How Becoming a Certified QuickBooks ProAdvisor Changed My Business

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When I began my business I thought I was going to run a business that was completely different than what it became. In 2001, I had just left a large corporation where I was implementing applications such as SAP and JD Edwards in the US and in some outside countries. The only time I had even heard of QuickBooks was at a remote location during an Audit that was supposed to be using SAP and instead were using QuickBooks to track everything internally and then transferring entries to SAP. Well, obviously for the Auditors out there reading this, that was an Audit Point for the Report…but, all in all, that was my complete experience with QuickBooks before starting my business – I fell into this by accident. As most things go, we set out thinking we are going to do one thing, but end up going down an entirely different path. 

When I decided to open a business, I was planning to have a bookkeeping service. Even though my background was Audit, I had decided at the time that I did not want the liability of that type of Practice being a Sole Proprietor. I started researching how to market my business and came across the Certified QuickBooks ProAdvisor logo on another’s accountant’s advertisement. I researched how to be able to use that logo on an advertisement and I found the QuickBooks ProAdvisor Program. In order to be able to utilize the logo on advertisements, you have to join the program and become certified in QuickBooks. I quickly joined and became certified in QuickBooks, and my journey began…

My first call from a Prospect was asking me to come and train them on QuickBooks. That is when my business took a different turn. I thought I would be selling Bookkeeping services outright – but instead, more Business owners were interested in doing the Bookkeeping themselves, and instead wanting to be trained on the software. So, I went with what my clients wanted, and started making visits to their businesses and teaching them how to use the software. What they didn’t realize was they thought that just were going to learn about QuickBooks, but instead, I really was using QuickBooks as a tool teach them business processes, internal controls and proper cash flow management. Coming from a large application background, I couldn’t believe what you were able to accomplish using QuickBooks and how easy it was to create the reporting you need.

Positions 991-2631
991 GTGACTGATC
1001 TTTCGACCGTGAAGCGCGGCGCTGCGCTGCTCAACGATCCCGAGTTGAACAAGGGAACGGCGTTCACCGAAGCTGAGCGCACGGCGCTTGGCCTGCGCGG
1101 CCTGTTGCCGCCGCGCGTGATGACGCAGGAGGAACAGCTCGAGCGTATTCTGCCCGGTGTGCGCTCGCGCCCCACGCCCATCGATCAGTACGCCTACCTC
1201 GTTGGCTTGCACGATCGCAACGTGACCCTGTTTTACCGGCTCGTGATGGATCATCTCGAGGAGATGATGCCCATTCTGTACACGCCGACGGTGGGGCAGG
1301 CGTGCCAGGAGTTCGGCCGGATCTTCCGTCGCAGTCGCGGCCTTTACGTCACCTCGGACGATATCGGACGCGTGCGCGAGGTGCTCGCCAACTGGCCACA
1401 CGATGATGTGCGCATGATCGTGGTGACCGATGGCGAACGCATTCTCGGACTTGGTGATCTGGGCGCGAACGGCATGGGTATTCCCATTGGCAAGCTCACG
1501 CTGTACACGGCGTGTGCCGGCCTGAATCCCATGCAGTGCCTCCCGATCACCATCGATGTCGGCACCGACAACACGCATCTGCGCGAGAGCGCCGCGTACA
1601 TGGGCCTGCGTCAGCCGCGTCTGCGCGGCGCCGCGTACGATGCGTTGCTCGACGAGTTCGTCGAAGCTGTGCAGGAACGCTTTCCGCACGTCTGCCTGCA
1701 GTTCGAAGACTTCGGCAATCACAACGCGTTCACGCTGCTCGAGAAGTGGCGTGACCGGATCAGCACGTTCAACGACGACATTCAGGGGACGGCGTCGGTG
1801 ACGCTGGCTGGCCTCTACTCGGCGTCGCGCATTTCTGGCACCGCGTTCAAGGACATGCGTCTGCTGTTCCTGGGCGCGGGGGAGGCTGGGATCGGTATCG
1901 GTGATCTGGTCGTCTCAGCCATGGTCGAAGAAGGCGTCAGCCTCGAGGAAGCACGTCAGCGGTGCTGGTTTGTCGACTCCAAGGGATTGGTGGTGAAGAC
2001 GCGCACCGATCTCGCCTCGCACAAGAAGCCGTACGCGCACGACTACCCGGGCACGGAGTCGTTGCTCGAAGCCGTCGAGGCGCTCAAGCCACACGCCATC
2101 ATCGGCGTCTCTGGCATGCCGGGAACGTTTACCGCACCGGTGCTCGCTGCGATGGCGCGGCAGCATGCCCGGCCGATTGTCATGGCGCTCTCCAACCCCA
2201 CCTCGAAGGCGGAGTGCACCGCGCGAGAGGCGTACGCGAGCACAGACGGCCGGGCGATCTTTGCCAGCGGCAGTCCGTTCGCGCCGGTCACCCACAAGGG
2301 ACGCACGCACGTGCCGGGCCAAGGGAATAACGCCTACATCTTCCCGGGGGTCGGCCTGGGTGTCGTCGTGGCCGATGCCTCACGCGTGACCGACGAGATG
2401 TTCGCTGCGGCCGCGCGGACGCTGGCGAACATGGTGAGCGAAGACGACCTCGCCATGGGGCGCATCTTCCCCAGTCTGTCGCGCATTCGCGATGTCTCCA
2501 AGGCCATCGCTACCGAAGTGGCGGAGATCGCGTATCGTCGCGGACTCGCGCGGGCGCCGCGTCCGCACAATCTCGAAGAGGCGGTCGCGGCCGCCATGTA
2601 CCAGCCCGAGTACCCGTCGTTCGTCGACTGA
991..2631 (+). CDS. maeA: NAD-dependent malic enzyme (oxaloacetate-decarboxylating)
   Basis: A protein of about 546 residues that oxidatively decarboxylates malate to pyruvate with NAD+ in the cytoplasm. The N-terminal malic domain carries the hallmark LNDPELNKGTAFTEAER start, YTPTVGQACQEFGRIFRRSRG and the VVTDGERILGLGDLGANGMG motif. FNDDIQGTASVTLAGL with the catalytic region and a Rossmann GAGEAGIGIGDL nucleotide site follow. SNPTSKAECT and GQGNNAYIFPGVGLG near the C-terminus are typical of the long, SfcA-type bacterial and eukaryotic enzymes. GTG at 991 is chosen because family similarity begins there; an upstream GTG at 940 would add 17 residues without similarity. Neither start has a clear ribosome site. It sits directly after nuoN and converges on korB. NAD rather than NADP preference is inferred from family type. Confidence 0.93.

By being a Certified QuickBooks ProAdvisor, I was able to get the training I needed to deliver these services, advertise on Intuit’s Find-a-ProAdvisor listing, as well as receive the software I needed to be able to execute client work and train myself. This training led to additional services such as Bookkeeping services and Controllership services to offer my clients to continue the relationship we began with the QuickBooks Training (see my prior Blog post discussing this titled “Beyond QuickBooks Set-up to Recurring Revenue”). Clients and Prospects also came to me for tax services as well, which I referred out to other Tax Accountants in my area that I worked with since I only delivered operational accounting services. Since Intuit invests a good deal money and resources into driving small business customers to ProAdvisor listings, it is worth it to get certified and to take advantage of Intuit’s marketing dollars!